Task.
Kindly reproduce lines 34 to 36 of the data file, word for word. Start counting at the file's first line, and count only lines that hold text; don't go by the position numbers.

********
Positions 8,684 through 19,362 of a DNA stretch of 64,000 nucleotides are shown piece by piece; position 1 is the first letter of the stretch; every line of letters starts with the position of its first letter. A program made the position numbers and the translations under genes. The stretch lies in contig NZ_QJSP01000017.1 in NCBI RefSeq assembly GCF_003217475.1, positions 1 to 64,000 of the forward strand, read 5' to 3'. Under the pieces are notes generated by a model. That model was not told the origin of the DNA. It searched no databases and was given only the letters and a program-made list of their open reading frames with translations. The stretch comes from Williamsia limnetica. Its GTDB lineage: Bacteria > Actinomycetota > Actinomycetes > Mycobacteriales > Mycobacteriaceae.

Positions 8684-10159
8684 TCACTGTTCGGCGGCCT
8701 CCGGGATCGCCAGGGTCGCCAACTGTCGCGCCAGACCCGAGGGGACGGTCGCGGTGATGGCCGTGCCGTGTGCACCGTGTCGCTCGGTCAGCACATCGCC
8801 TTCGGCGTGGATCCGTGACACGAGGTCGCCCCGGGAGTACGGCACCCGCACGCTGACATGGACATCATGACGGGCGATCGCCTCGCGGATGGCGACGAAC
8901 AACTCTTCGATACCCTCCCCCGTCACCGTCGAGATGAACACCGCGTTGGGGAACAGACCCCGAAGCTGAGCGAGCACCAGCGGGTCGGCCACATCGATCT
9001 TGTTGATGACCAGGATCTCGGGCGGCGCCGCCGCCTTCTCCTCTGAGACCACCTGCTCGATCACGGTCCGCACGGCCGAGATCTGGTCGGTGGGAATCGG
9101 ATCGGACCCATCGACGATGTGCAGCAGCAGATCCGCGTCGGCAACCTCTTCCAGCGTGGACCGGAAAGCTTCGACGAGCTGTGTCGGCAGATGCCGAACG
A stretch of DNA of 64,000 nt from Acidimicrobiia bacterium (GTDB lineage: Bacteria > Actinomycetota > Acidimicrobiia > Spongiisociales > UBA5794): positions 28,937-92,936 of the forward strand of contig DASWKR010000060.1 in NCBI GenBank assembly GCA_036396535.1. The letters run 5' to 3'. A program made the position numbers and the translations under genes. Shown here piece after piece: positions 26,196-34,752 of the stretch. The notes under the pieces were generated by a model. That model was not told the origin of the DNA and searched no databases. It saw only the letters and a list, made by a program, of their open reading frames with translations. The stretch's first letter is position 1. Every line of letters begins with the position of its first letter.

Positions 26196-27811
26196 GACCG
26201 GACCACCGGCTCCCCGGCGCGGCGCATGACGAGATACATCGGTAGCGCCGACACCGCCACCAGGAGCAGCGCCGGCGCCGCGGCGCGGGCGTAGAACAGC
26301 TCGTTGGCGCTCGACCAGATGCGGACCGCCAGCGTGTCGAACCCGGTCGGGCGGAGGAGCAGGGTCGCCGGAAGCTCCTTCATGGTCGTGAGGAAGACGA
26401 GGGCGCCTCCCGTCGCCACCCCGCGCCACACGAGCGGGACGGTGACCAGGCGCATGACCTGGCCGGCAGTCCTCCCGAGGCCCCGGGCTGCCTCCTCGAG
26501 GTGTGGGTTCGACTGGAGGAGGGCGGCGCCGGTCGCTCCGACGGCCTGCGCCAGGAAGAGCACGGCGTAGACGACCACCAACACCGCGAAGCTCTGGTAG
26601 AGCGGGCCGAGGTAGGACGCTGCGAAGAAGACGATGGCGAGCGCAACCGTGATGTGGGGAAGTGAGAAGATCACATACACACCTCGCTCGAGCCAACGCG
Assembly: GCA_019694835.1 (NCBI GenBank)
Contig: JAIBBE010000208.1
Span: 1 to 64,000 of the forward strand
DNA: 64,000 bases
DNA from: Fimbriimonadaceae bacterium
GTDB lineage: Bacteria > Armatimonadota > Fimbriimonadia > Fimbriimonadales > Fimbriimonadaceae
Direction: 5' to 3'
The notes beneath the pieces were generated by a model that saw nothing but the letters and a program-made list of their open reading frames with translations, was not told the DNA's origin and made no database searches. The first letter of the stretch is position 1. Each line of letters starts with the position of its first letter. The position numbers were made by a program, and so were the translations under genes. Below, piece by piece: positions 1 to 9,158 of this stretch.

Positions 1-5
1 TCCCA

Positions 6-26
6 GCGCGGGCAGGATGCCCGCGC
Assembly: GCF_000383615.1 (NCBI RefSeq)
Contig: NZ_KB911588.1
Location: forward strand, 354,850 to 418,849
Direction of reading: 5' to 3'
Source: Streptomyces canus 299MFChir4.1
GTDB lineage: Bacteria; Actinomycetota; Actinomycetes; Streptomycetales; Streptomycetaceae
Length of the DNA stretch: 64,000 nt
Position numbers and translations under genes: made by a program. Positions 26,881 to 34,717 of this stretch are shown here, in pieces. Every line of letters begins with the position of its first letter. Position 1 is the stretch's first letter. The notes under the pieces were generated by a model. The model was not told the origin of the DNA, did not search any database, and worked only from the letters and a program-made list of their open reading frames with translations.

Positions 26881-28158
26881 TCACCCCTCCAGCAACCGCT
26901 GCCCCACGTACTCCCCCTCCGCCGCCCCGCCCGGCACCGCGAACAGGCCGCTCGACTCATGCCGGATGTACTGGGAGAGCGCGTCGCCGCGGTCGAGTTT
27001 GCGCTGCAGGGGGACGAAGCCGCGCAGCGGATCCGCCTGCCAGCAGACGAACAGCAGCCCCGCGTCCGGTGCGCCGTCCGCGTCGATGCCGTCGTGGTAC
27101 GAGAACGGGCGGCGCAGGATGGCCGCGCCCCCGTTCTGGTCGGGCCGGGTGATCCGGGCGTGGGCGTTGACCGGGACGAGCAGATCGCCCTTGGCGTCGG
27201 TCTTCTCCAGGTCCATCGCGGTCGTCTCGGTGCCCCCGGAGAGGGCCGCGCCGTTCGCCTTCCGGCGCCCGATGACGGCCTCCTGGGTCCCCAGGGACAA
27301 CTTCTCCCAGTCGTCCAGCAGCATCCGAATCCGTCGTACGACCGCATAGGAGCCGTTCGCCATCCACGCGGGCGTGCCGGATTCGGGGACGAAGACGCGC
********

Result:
GTDB lineage: Bacteria; Actinomycetota; Actinomycetes; Streptomycetales; Streptomycetaceae
Length of the DNA stretch: 64,000 nt
Position numbers and translations under genes: made by a program. Positions 26,881 to 34,717 of this stretch are shown here, in pieces. Every line of letters begins with the position of its first letter. Position 1 is the stretch's first letter. The notes under the pieces were generated by a model. The model was not told the origin of the DNA, did not search any database, and worked only from the letters and a program-made list of their open reading frames with translations.